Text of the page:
March 2010

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Since my college days as an International Relations major, I’ve had an interest in the development of Third World countries. But my post-college trajectory was more domestic in nature so most of my knowledge of the field is twenty years old. I think the phrase “Third World” is frowned upon these days, for instance.

Nevertheless, I do try to read an article about development now and then. I read one recently in which a guy talked about creating a “virtuous circle of reinforcing changes.” Reinforcing changes rather than a focus on one category of change. Virtuous circle (or cycle) rather than vicious circle (or cycle). Vicious cycle sounds more familiar and more interesting to me so I prefer, in turn, virtuous cycle. The virtuous cycle of reinforcing changes appeals to me for two reasons. First, it sounds like a positive feedback loop, which have fascinated me since I first learned about them in a freshman year science seminar. Second, because whenever I think about development, I think with exasperation, “Where does one start?”

The population of the world today is just shy of 7 billion people. Some demographers think the world population will plateau at around 9 billion in 2050. Others believe no foreseeable plateau exists.

So what can we do? I feel like education is the key. Whatever else we do, we need to educate the young people in these countries. Then, eventually, they will be able to solve their own problems. And one thing I’ve come to believe in life is that problems are best solved by the people who have the problems. I apply this to individuals, peoples and nations.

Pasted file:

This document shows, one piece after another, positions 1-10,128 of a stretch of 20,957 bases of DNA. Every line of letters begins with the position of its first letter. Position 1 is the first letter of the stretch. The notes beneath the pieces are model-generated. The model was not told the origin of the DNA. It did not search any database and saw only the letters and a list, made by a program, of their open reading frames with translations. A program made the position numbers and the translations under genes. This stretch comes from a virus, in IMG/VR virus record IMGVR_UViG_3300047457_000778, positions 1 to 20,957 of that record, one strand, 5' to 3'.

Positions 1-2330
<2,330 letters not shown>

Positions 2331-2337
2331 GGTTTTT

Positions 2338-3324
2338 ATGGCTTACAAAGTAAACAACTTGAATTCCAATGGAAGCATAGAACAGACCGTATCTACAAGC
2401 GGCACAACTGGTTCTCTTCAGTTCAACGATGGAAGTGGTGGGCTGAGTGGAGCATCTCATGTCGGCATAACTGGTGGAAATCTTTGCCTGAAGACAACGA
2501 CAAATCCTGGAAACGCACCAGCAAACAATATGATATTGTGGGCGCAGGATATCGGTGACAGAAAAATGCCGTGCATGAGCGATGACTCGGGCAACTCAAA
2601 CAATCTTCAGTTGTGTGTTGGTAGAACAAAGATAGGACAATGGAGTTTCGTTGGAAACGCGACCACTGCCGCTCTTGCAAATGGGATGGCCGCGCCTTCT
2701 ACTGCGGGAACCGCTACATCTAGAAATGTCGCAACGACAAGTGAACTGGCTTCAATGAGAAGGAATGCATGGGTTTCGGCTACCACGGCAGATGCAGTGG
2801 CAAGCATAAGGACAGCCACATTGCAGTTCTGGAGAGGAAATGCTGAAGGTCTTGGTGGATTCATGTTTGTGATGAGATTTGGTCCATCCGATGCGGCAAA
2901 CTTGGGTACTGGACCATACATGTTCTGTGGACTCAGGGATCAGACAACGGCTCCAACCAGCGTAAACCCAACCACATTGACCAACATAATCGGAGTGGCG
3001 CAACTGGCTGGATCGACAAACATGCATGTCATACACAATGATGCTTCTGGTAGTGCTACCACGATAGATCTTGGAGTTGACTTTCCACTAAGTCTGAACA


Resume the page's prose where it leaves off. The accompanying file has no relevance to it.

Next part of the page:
I do want to help, though, and I think we can help, and not just in obvious situations such as the recent earthquake in Haiti. But there is so much to do. We need to lower fertility rates and help build critical life-sustaining infrastructure. I want to educate people but how do we educate them if they spend all their time looking for food and water? And how do they get food and water, let alone sit in classrooms, if the political atmosphere is stifling, stagnant or downright volatile?

My sources in development tell me there has been more of an emphasis on partnerships in development recently. This is a great way to help while making sure people help themselves. And in helping themselves, they become a homegrown problem-solving elite for the future.

So I love the phrase, “virtuous cycle of reinforcing changes.” It’s new to me but probably old hat to development professionals. Basically, it means we have to do everything at once, which is what we have been trying to do (in sometimes disorganized fashion) for many, many years. With some success and some failure. What can we do but keep trying?

The virtuous cycle of reinforcing changes. It is not a bad way to look at any attempt to affect positive change on a complex system. The phrase is just a phrase, and maybe it is only saying what many people already know. But what a great way to say it.